CLEVELAND -- Those who run the Cleveland Foodbank are keeping a nervous eye on "fiscal cliff" talks in Washington, expecting dramatic cuts that will mean more people in need of Foodbank meals.
Cleveland Foodbank President Anne Goodman said, "It keeps me up nights, because people we serve will be deeply impacted by that."
Big cuts are expected in the SNAP program, better known as food stamps.
Two versions are being debated. The Senate's passed a $4 billion cut. A House Committee has backed a $16 billion cut.
In past budget negotiations, food stamp funding has been left untouched or increased.
84 percent of food stamp families have a senior, young child or children, or someone disabled.
"These folks are more vulnerable...These people are going to be hit first," Goodman said.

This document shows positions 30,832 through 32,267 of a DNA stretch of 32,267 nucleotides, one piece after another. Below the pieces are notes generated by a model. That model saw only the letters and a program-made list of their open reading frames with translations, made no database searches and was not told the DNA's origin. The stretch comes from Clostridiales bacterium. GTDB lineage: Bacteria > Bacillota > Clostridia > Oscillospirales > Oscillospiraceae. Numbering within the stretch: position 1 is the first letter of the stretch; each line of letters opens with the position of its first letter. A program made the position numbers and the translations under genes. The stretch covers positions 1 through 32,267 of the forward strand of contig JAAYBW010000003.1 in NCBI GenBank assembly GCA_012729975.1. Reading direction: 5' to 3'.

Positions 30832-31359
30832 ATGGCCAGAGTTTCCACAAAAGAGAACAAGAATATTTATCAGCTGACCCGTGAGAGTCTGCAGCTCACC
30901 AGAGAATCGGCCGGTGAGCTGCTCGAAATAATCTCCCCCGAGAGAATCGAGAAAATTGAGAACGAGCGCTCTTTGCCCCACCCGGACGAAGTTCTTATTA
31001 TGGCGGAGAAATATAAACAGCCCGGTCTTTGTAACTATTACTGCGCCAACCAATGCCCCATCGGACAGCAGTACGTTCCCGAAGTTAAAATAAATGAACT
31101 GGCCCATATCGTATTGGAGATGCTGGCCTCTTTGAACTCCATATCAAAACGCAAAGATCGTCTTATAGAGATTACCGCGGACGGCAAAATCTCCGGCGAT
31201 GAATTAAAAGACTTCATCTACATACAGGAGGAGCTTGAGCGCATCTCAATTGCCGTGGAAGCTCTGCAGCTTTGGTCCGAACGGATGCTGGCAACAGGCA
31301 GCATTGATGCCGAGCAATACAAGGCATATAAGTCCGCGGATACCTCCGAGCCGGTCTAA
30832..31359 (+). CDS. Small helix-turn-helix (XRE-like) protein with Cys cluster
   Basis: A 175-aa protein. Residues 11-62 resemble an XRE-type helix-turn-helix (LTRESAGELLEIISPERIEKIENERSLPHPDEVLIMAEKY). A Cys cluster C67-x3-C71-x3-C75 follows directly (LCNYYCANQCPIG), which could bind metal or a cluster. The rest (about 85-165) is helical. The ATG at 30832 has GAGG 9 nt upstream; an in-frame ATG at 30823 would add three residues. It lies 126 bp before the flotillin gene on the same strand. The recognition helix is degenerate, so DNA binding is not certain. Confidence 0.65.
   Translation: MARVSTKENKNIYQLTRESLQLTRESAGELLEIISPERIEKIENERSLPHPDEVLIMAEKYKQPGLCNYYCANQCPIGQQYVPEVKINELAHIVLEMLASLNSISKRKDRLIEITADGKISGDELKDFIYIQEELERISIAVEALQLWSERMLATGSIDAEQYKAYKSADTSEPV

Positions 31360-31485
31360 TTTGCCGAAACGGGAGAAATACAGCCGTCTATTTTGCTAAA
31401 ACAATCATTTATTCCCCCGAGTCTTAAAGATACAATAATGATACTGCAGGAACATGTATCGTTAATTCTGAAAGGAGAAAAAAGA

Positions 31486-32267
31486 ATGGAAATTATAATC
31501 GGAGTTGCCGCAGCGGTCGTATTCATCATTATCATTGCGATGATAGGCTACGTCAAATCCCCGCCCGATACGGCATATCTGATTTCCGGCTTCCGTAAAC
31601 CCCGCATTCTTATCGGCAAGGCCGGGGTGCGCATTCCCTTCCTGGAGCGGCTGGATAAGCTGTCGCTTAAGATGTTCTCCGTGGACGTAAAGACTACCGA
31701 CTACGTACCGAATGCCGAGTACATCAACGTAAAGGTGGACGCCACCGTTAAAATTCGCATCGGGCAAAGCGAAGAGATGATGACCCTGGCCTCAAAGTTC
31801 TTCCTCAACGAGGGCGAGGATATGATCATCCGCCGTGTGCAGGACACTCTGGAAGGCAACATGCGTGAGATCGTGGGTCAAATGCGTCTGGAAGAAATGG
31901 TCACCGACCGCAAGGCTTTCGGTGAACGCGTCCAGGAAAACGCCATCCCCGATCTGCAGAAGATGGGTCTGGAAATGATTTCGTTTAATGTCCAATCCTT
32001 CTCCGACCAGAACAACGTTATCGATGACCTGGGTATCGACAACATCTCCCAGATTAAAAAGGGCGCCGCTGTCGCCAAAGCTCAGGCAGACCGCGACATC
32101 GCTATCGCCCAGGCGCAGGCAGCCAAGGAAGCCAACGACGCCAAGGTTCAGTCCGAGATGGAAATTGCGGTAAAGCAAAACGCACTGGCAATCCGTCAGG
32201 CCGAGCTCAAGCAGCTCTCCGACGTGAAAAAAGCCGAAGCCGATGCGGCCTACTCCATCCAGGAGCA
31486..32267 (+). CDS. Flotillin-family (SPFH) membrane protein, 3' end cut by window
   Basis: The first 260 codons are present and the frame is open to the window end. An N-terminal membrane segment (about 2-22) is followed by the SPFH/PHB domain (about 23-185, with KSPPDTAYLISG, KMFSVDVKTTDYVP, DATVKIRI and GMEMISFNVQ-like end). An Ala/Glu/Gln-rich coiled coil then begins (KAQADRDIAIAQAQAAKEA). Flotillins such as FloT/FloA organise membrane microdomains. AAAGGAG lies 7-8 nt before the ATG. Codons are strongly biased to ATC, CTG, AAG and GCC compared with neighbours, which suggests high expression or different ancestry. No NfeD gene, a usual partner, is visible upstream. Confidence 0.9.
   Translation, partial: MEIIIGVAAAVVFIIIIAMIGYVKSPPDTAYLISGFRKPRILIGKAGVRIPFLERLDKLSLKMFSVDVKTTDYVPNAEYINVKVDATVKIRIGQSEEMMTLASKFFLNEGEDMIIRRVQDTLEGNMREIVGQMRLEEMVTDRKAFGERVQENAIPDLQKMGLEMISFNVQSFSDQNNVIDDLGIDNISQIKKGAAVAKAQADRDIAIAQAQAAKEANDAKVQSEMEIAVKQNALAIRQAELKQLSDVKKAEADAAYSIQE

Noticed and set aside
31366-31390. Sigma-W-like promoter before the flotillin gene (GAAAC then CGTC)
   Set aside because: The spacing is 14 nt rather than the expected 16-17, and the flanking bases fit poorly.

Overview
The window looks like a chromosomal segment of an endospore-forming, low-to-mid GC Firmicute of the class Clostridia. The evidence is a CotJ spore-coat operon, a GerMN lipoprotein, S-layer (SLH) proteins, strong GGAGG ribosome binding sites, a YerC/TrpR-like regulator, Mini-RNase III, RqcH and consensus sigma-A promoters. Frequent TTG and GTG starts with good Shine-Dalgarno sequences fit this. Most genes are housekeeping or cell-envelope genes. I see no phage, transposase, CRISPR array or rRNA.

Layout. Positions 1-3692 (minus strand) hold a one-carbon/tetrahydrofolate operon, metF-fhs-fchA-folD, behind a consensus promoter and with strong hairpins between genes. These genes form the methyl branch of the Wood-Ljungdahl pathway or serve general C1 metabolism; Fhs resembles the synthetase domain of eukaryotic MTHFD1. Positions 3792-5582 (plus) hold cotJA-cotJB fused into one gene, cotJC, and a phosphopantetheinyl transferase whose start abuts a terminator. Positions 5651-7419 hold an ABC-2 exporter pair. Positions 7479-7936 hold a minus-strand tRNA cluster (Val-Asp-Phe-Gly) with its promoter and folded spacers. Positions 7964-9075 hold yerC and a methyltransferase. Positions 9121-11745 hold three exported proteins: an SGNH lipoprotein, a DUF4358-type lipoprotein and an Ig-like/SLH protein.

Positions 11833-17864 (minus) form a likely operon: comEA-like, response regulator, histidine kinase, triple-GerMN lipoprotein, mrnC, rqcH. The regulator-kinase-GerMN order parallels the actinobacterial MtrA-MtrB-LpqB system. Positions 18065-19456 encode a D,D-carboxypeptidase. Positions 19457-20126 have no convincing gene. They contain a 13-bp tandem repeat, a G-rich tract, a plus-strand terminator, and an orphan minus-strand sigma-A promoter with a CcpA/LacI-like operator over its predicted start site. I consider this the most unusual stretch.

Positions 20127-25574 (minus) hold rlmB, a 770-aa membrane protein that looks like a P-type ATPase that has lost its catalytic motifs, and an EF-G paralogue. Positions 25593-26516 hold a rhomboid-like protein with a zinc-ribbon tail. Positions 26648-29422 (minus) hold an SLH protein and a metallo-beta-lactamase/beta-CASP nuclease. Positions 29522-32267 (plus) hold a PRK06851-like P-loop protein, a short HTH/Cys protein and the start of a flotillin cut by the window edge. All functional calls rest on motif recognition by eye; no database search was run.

She predicts that will create more health care costs as poor nutrtition creates more medical problems.
Some federal food program funding is being left intact. But the same amount of federal money last year bought 28 percent less food for the Foodbank because of rising costs.
Another concern caused by fiscal cliff discussions -- eliminating or reducing charitable tax deductions.
Goodman said, "Current donors are very worried about not being able to get the charitable deductions."
The Foodbank plans to ramp up its community education and fundraising efforts.
Goodman said, "I'm realloy glad we've never cried wolf before...I think we are crying wolf now...We're facing a really significant situation..We're going to have to get out and raise money like we've never had to before."
Foodbank givers are more generous during the holiday season.
That spirit may be needed in the new year.